Returning to my house that evening, I saw everything with a freshly critical eye—particularly the twenty-five-year old blue Landcruiser with the mismatched red door panel that’s been parked in the driveway for over a year. Should I stick a few dried ears of corn on it, to fit in? I worry that there is nothing to be done for us, especially when I recall that time we left a full-size freezer to defrost on the front lawn for an entire weekend. It was fully defrosted after only a few hours, but we figured, better safe than sorry. Also, better lazy than respectable.
I was already growing ashamed of the fact that, when recycling day rolls around, ours is the only bin that overflows with empty beer and wine bottles. Sure, the occasional milk-gallon jug or soup can sneaks in, but mostly it’s a shiny brown avalanche of empty booze receptacles piled at the end of the driveway every other week. It is some small comfort knowing that we drink decent beer, even if it is in obscene quantities. Our neighbors, their monocles splintering in disapproval, will have to admit that at least we have taste in something. And I know that the man who comes around in the mornings before trash collection (in his Saab) to cash in on our empties appreciates us. Last week he left the loveliest gilt-edged, monogrammed calling card.
‘Molly,’ you are probably thinking. “Why are you complaining about your excessively wealthy neighborhood? You grew up on the Upper East Side of Manhattan. You never fit in there either. You used to hug your doorman. At least you can feel safe walking the dog at night.’ But I can’t! In my last neighborhood, all I had to fear was roving gangs of teenagers and drunken college students. These I at least vaguely understood, having once been part of each of their ranks. Now I am faced with the unknown, having never even remotely rubbed elbows with wealthy suburbanites. When I am faced with the unknown, my mind fills in the blanks with outlandish, unrealistic fears. I blame being read to as a child.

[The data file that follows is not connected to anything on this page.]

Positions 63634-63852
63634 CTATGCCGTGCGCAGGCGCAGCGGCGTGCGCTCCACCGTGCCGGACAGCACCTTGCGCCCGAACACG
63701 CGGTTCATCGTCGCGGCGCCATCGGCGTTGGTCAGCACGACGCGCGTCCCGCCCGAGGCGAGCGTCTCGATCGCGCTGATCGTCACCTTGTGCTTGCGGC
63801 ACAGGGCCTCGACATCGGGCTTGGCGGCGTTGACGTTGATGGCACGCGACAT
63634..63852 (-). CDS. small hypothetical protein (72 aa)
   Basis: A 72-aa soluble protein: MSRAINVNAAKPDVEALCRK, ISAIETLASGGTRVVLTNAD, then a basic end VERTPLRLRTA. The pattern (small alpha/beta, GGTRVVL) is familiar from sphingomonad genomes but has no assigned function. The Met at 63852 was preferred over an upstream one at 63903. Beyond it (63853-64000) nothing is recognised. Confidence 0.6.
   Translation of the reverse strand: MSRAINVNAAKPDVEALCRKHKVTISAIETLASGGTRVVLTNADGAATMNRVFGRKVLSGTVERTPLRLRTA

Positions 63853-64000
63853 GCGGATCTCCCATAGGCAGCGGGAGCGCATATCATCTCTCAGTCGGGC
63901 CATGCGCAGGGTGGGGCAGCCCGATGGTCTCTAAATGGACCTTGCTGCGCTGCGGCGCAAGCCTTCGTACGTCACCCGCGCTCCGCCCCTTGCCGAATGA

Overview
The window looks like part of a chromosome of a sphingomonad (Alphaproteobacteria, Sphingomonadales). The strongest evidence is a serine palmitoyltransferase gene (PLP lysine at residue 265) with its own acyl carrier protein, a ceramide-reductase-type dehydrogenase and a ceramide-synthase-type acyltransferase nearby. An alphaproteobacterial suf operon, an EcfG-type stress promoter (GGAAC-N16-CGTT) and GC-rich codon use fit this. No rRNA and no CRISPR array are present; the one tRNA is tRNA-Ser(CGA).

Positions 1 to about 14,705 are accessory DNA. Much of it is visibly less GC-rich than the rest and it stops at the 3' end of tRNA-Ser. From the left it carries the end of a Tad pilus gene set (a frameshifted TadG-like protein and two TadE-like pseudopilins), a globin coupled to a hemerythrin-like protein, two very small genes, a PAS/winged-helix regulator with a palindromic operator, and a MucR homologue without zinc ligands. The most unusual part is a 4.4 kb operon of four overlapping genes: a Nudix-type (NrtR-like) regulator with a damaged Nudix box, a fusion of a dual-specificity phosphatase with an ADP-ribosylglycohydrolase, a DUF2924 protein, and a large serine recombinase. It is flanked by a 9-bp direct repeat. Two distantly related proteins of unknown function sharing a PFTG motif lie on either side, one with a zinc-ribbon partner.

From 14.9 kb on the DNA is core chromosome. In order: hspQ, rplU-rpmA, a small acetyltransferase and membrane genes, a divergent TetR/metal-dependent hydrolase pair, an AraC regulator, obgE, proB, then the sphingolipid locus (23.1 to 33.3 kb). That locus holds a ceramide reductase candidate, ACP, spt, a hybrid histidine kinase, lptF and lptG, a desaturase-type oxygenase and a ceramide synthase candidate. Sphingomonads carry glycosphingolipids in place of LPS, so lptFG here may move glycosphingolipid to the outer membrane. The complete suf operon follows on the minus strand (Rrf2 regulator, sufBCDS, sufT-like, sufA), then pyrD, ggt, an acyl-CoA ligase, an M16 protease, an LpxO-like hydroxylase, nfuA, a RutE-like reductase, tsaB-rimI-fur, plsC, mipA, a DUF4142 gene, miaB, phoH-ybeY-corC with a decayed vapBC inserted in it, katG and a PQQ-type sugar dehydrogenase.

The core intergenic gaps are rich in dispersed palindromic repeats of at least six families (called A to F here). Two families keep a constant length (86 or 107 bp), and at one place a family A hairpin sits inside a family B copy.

I feel increasingly out of place as I amble past immaculately trimmed lawns in old sneakers and pajama pants, with an unpedigreed dog at the end of a leash that is frayed in three places and coated with dried leaves—and not as a decorative homage to fall. What if someone thinks I am trespassing and calls the cops? What if they decide to administer their own brand of high-end vigilante justice, and I am found in the woods, beaten within an inch of my life with a diamond-headed walking stick? I fear that during one of my innocent, late-night walks, I will accidentally witness a clandestine affair between a wealthy socialite neighbor and her landscaper and have hounds released at me, or be run over by a limo.
I know. There’s something wrong with me. I think it’s mostly the abundance of lively fall decorations that have me flustered. There’s something unnerving about a neighborhood in which lawns are green and uncluttered in the twilight of October, while entranceways, pillars and gateposts are ablaze with fake foliage. I suppose I should be appreciative of the time and effort that is put into these embellishments. After all, they are there for the enjoyment of myself and the few other residents who live in this small community, and they certainly beat my last neighborhood’s October decoration of choice: raw eggs. The least I can do is admire their work. And curb my dog.